More than 60 MPs have backed a campaign to force the Government and regulators to step in to prevent BSkyB, Britain's biggest satellite television company, from taking over its terrestrial rival ITV.
The prospect that BSkyB's chairman, Rupert Murdoch, could, in effect, gain control over ITV - including its news channel - has created a political dilemma for the Chancellor, Gordon Brown, as he gets ready to take over 10 Downing Street.
A Commons motion, put forward by the Labour MP John Grogan, has called on the Government to use its special powers under the 2002 Enterprise Act to prevent BSkyB from controlling ITV. He wants the matter referred to the Competition Commission.
BSkyB controls 40 per cent of all television revenue, almost twice that of the BBC, and MPs have warned it has become "a potential threat to competition". Among the 62 signatories to the motion are are 37 Labour MPs, including the former paymaster general Geoffrey Robinson, who owns the New Statesman magazine and is a leading ally of Mr Brown. They are backed by the Campaign for Press and Broadcasting Freedom.
Mr Grogan admitted that if the Chancellor followed his advice, he would run the risk that Mr Murdoch will retaliate by ordering The Sun to back the Conservatives at the next election.
He said: "I understand why leaders of the Labour Party are always going to be concerned about the opinions of leading newspapers but I don't think newspapers like The Sun have the dominance they had 15 years ago. It's important for Gordon Brown, as part of his new appeal, to appear slightly austere. He is going to want to distinguish himself from Mr Blair's approach in a number of ways. I hope this is going to be one of those ways."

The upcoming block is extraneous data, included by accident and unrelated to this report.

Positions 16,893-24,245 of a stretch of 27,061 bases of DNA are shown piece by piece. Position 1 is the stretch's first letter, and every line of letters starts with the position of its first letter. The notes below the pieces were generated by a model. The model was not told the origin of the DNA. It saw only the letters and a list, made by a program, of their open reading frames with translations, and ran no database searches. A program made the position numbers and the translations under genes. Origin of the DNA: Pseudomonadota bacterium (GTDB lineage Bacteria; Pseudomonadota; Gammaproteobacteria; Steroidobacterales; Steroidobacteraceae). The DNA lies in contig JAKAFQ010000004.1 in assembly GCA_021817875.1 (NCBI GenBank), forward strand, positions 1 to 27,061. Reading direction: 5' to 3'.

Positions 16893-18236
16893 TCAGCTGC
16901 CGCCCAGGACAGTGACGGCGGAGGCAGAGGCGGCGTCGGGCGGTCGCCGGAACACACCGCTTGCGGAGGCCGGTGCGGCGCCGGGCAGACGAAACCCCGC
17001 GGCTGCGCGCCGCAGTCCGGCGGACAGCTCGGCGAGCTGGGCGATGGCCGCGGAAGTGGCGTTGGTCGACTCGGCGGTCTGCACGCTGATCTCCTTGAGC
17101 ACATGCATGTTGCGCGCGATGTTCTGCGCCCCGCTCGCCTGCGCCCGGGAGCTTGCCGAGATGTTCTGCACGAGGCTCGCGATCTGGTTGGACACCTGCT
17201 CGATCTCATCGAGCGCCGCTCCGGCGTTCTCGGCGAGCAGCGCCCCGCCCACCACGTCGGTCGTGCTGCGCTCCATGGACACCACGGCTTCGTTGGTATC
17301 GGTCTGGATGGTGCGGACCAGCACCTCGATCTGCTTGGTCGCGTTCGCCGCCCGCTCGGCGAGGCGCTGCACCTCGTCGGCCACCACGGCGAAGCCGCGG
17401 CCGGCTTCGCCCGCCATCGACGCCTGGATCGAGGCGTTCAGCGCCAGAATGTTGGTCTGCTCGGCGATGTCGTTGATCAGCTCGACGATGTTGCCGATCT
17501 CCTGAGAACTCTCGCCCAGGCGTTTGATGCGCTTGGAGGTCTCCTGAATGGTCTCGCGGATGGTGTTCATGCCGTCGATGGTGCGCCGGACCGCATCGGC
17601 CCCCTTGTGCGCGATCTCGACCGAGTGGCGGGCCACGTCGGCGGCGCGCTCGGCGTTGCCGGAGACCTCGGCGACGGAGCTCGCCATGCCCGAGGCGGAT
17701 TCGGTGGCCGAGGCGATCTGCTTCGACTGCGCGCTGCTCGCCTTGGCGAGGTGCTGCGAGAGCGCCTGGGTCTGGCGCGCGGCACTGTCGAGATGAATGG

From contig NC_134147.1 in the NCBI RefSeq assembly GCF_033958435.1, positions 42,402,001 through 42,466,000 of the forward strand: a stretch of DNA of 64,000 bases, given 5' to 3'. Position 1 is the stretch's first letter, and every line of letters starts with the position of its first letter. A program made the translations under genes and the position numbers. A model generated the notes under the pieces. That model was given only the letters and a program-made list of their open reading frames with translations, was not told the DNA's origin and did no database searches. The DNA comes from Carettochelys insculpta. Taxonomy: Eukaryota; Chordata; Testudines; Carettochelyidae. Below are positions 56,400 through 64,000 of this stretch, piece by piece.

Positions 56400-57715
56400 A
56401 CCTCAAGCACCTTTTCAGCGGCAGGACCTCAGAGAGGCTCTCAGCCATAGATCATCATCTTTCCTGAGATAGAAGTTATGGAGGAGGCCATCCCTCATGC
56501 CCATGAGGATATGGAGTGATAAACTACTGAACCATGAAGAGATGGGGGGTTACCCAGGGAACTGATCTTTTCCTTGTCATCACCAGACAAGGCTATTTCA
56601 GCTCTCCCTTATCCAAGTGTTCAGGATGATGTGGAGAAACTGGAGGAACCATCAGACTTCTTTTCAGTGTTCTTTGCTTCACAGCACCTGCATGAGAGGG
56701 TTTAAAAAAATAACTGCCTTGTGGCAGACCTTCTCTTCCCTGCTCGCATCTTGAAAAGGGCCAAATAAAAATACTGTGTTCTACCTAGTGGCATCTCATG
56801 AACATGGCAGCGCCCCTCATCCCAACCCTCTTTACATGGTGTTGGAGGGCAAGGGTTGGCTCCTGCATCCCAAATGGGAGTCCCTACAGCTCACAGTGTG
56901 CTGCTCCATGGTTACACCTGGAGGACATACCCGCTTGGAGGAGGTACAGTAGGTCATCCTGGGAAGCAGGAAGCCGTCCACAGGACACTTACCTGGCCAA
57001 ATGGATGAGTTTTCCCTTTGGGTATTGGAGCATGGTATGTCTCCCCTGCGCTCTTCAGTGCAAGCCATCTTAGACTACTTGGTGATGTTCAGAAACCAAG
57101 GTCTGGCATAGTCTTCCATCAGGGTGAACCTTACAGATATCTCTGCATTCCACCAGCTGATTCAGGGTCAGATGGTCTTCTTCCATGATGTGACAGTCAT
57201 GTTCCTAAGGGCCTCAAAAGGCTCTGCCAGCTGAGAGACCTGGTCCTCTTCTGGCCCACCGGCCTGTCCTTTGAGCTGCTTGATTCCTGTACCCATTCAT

The Treasury has insisted that Mr Brown is keeping his hands off any decision about ITV's future, which he has left to the Trade Secretary, Alistair Darling, his main ally in the Cabinet.
Mr Darling was expected to make an announcement last month, but has delayed it at least until MPs return from their break on 19 February.
Civil servants at the Department of Trade and Industry have described the issue as a "legal minefield". If the Government intervened, it would be the first case of its kind in the media industry. Privately, Mr Darling has said he anticipates a storm of criticism whether he decides to act or not.
The delay means it will have taken the Government at least five weeks to react to an official warning from the Office of Fair Trading (OFT) that Britain's two main privately owned television companies were on the point of merging.
The OFT issued a statement on 12 January that "it may be the case that a relevant merger situation has been created", after BSkyB bought a 17.9 per cent shareholding in ITV. The acquisition thwarted a bid for ITV by NTL Telewest, whose main shareholder is Sir Richard Branson's Virgin group.Reuse content